Horvath estimates that Colorado’s four-year public universities and colleges grant about 38,000 degrees. In the 2015-16 school year, about 7,000 were in business majors and 1,121 in computer majors, mostly from the University of Colorado and Colorado State University systems.
“While both schools will supply workers to Amazon, it is clear that Amazon will have to attract talent from outside the state, provide its own training programs, work with the workforce system or work with private-sector educators to train their workforce,” Horvath said.
He estimates in the early years, Colorado would only be able to provide 10 to 20 percent of the workers Amazon needs and that more programs are needed to boost that. One option Hickenlooper said the state is exploring is collaborating with the University of Wyoming, University of South Dakota and others in the region known for strong programs in electrical engineering, computer science and other tech skill sets. He also said the state, if chosen, will lean heavily on Amazon to help it meet worker demand.
A shortage of skilled graduates could result in Amazon hiring away workers from other employers. While that would boost wages and is simple capitalism, it could leave existing employers in a tough spot and could generate ill will. In short, Colorado will need to import more workers, and that carries implications for everything from homes prices and rents, to congestion on roads, to schools and already strained government budgets.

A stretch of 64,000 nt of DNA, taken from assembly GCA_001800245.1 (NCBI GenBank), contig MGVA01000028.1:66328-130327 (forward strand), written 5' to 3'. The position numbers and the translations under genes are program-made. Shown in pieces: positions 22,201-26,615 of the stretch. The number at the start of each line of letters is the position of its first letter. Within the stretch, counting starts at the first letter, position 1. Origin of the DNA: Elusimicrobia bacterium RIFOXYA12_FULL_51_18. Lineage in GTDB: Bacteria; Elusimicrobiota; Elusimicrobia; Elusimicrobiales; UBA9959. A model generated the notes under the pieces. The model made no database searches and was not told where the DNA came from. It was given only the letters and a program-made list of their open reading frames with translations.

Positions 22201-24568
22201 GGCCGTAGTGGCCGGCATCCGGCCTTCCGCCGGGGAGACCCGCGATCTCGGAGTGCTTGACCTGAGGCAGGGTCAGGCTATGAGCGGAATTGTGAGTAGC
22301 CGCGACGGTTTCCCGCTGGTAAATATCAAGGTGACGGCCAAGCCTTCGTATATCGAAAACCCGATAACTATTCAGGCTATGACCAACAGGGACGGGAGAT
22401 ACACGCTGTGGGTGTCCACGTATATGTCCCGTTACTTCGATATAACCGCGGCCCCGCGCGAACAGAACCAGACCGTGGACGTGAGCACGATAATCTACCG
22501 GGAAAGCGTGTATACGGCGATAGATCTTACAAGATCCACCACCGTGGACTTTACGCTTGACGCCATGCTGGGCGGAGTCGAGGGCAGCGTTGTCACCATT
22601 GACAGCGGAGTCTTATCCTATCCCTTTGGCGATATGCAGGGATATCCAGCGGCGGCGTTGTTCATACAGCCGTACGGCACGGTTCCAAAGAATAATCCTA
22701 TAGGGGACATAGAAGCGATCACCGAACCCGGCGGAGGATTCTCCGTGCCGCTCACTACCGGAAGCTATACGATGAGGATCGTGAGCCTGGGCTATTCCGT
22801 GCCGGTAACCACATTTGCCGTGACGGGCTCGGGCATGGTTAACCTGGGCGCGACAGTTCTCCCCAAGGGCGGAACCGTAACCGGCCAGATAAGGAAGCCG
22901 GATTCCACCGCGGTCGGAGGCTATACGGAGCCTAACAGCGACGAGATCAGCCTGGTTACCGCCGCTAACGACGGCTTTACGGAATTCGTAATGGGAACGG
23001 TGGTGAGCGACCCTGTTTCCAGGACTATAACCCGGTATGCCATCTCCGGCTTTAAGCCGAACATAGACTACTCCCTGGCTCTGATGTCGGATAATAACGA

“I think Colorado will be able to attract workers as long as there are other places with higher unemployment rates,” said state demographer Elizabeth Garner.
Last year, just over half, 52 percent, of the 134,500 people aged 25 or older who moved from out of state into Colorado had a bachelor’s degree, Garner said, citing the American Community Survey. The survey estimated that 120,500 people aged 25 or older left the state. Of those leaving, 45 percent had a college degree.
Across metro Denver, there were only 34,500 unemployed workers actively looking for a job in August, according to the Colorado Department of Labor and Employment. A lack of available workers is leaving thousands of job unfilled and acting as a drag on the state’s economy, economists have warned.
Metro Denver increased its nonfarm payrolls by 50,000 jobs in 2014 and again in 2015. Last year, it added only 35,600, and as of August the annual pace of job gains was running around 28,400. And the niche that Amazon will hire heavily in represents a slice of the total. Of all the payroll jobs in Colorado last year, only 10 percent paid $99,900 or more, according to Alexandra Hall, the state’s chief labor economist.
Add in all the spending Amazon will bring through its vendors, suppliers, contractors and employees, the company will generate between 1.2 and 1.9 secondary jobs, Horvath estimates.
Brian Lewandowski, associate director of the business research division at CU-Boulder’s Leeds School of Business, cautions that while Colorado’s labor markets may be tight now, they may not always remain that way. Amazon, wherever it places its second headquarters, will hire across both good and bad cycles in the economy.
“It is hard to pinpoint what that would mean for the unemployment rate in Colorado,” he said.